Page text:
Saddest Noise

Report
The Saddest Noise, the
Sweetest Noise
The Saddest Noise, the Sweetest Noise
The saddest noise, the sweetest noise, Made cruelly more dear.
The maddest noise that grows, -The birds, they make it in the spring, It makes us think of what we had,
At night's delicious close.
And what we now deplore.
We almost wish those siren throats
Between the March and April line -- Would go and sing no more.
That magical frontier
Beyond which summer hesitates,
An ear can break a human heart
Almost too heavenly near.
As quickly as a spear,
We wish the ear had not a heart
It makes us think of all the dead
So dangerously near
That sauntered with us here,
By separation's sorcery
Analysis
BLUE PEN: which technical features
and meaning can you find?
Analysis
BLACK PEN: Can you find:
enjambment
syntax - error or line of interest
sibilance
modality
paradox
tetrameter
tetrimeter
internal rhyme
lexical chain
Analysis
RED PEN: add the missing
technical details and ideas.
The saddest noise, the sweetest noise,
The maddest noise that grows, -The birds, they make it in the spring,
At night's delicious close.
sibilance in line 1
sibilance draws our
attention to the sound of
the line and slows the
pace
The saddest noise, the sweetest noise,
The maddest noise that grows, -The birds, they make it in the spring,
At night's delicious close.
sibilance in line 1
sibilance draws our
attention to the sound of
the line and slows the
pace
The saddest noise, the sweetest noise,
The maddest noise that grows, -The birds, they make it in the spring,
At night's delicious close.
repetition of noise
further draws our
attention to sound
sibilance in line 1
sibilance draws our
attention to the sound of
the line and slows the
pace
repetition of noise
further draws our
attention to sound
The saddest noise, the sweetest noise,
full rhyme lines 2 & 4
The maddest noise that grows, --
draws attention to the
increasing sound
without yet stating
what the noise is
The birds, they make it in the spring,
At night's delicious close.
sibilance in line 1
sibilance draws our
attention to the sound of
the line and slows the
pace
repetition of noise
Paradox
further draws our
attention to sound
how can something be
both sad and sweet?
The saddest noise, the sweetest noise,
full rhyme lines 2 & 4
The maddest noise that grows, --
draws attention to the
increasing sound
without yet stating
what the noise is
The birds, they make it in the spring,
At night's delicious close.
sibilance in line 1
sibilance draws our
attention to the sound of
the line and slows the
pace
internal rhyme
increases the
sound devices
in this opening
stanza and
draws
attention to
the opening
paradox
repetition of noise
Paradox
further draws our
attention to sound
how can something be
both sad and sweet?
The saddest noise, the sweetest noise,
full rhyme lines 2 & 4
The maddest noise that grows, --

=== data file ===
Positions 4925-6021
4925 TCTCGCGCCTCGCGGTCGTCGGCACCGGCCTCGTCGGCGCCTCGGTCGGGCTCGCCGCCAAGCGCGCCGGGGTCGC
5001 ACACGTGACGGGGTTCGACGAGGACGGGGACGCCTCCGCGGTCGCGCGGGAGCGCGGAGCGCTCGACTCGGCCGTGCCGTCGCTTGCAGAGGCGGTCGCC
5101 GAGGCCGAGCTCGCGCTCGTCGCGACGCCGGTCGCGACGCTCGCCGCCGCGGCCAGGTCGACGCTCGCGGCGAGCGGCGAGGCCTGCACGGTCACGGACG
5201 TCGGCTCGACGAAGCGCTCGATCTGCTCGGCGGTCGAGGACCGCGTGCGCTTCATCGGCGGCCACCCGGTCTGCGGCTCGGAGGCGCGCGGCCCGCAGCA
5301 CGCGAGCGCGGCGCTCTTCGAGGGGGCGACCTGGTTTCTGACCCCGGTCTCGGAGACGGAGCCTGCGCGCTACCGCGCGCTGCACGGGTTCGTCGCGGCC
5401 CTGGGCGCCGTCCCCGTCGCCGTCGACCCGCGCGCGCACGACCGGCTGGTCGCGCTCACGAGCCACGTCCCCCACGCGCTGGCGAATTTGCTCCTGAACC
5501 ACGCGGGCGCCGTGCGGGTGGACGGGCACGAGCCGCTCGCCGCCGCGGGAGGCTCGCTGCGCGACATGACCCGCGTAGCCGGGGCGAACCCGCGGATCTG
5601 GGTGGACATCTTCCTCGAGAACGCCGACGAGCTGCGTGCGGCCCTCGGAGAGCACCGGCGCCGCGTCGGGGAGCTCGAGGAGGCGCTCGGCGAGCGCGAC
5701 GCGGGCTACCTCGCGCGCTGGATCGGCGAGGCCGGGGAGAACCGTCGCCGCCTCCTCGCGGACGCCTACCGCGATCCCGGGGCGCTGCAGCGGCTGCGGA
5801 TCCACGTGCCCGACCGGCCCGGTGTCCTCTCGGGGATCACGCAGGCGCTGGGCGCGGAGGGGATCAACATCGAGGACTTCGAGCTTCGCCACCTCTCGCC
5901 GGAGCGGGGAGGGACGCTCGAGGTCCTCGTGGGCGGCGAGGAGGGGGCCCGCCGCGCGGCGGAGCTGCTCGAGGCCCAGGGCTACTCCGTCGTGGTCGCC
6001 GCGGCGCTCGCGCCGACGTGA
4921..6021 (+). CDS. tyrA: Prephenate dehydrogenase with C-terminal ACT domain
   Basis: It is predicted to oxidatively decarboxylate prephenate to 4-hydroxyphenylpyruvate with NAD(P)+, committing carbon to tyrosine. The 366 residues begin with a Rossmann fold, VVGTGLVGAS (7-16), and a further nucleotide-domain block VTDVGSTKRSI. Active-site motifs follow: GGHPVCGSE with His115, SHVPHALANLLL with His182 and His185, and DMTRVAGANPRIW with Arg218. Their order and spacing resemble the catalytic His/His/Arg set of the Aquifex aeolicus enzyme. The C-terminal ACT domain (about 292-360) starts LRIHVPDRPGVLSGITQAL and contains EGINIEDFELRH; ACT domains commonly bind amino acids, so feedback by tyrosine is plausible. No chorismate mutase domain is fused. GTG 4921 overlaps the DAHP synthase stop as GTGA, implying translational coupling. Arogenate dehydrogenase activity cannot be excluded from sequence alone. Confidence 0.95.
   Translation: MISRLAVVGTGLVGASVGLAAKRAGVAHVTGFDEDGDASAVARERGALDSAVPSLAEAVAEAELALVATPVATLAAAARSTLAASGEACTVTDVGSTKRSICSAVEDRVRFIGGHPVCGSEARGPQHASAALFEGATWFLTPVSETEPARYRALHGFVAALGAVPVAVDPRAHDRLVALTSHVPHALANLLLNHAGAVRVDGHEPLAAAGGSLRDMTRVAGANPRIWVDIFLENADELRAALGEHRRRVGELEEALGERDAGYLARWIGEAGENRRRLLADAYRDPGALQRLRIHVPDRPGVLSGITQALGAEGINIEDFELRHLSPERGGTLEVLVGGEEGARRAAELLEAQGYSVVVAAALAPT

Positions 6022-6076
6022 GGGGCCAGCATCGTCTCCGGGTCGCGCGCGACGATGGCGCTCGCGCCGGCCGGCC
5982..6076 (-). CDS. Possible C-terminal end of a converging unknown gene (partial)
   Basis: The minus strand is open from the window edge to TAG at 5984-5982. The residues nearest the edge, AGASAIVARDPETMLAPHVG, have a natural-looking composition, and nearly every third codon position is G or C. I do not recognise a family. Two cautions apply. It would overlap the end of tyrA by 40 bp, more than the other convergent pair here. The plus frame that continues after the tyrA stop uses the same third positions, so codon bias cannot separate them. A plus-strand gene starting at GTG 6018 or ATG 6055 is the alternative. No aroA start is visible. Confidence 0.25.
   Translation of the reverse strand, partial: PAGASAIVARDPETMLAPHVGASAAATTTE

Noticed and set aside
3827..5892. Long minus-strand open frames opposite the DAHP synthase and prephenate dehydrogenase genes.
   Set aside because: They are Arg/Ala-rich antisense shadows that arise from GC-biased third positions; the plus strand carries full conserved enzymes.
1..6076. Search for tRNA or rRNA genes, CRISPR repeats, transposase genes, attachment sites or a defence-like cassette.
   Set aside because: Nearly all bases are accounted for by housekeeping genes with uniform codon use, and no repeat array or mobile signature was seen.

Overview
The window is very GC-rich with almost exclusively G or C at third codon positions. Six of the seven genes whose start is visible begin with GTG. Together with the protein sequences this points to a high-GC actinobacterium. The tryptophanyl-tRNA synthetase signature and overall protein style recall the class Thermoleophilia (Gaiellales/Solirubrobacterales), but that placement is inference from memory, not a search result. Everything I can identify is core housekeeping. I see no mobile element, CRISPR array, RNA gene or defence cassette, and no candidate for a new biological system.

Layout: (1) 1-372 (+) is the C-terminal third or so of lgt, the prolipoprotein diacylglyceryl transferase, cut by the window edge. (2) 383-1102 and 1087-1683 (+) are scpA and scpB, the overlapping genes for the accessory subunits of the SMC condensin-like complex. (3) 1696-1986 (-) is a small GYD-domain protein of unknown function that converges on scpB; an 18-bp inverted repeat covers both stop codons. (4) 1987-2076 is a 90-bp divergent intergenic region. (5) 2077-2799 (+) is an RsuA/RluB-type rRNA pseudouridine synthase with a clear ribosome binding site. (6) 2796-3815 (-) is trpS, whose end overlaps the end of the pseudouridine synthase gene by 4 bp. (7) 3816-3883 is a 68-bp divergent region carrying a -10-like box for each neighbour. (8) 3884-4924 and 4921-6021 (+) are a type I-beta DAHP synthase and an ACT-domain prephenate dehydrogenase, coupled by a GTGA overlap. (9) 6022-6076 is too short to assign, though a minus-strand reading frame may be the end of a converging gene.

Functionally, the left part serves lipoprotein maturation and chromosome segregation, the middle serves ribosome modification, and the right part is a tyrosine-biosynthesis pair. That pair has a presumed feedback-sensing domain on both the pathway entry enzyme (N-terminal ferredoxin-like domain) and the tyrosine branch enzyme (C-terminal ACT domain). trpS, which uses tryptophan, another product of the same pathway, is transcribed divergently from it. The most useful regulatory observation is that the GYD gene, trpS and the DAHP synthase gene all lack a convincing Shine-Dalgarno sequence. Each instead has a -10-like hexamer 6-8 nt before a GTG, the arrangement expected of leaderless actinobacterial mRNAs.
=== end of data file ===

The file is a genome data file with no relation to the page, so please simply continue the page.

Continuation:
draws attention to the
increasing sound
without yet stating
what the noise is
The birds, they make it in the spring,
At night's delicious close.
sibilance in line 1
sibilance draws our
attention to the sound of
the line and slows the
pace
internal rhyme
increases the
sound devices
in this opening
stanza and
draws
attention to
the opening
paradox
repetition of noise
Paradox
further draws our
attention to sound
how can something be
both sad and sweet?
The saddest noise, the sweetest noise,
full rhyme lines 2 & 4
The maddest noise that grows, --
draws attention to the
increasing sound
without yet stating
what the noise is
The birds, they make it in the spring,
At night's delicious close.
allusion to lovers
birds, spring and night all
remind us of lovers
Between the March and April line -That magical frontier
Beyond which summer hesitates,
Almost too heavenly near.
Between the March and April line --
lexical chain
That magical frontier
links the change of
season with
geographic or
political borders;
‘between’ suggests a
no-man’s-land
Beyond which summer hesitates,
Almost too heavenly near.
personification
summer is personified
as someone just out of
reach
Between the March and April line --
lexical chain
That magical frontier
links the change of
season with
geographic or
political borders;
‘between’ suggests a
no-man’s-land
Beyond which summer hesitates,
Almost too heavenly near.
syntax
personification
summer is personified
as someone just out of
reach
enjambment of 2nd and 3rd
increases pace which is then
slowed by comma after ‘hesitates’
causing the reader to hesitate at
the end of the line
Between the March and April line -That magical frontier 
Beyond which summer hesitates,
Almost too heavenly near.
lexical chain
links the change of
season with
geographic or
political borders;
‘between’ suggests a
no-man’s-land
syntax
personification
summer is personified
as someone just out of
reach
enjambment of 2nd and 3rd
increases pace which is then
slowed by comma after ‘hesitates’
causing the reader to hesitate at
the end of the line
Between the March and April line -That magical frontier 
Beyond which summer hesitates,
Almost too heavenly near.
modality
neutral and high modality of
‘almost’ and ‘too’ juxtaposed
echoing the paradox of ‘saddest’
and ‘sweetest’ in stanza 1
lexical chain
links the change of
season with
geographic or
political borders;
‘between’ suggests a
no-man’s-land
It makes us think of all the dead
That sauntered with us here,
By separation's sorcery
Made cruelly more dear.
narrative voice
use of 1st person plural includes
reader in the emotional
experience of the poem
It makes us think of all the dead
That sauntered with us here,
By separation's sorcery
Made cruelly more dear.
narrative voice
use of 1st person plural includes
reader in the emotional
experience of the poem
It makes us think of all the dead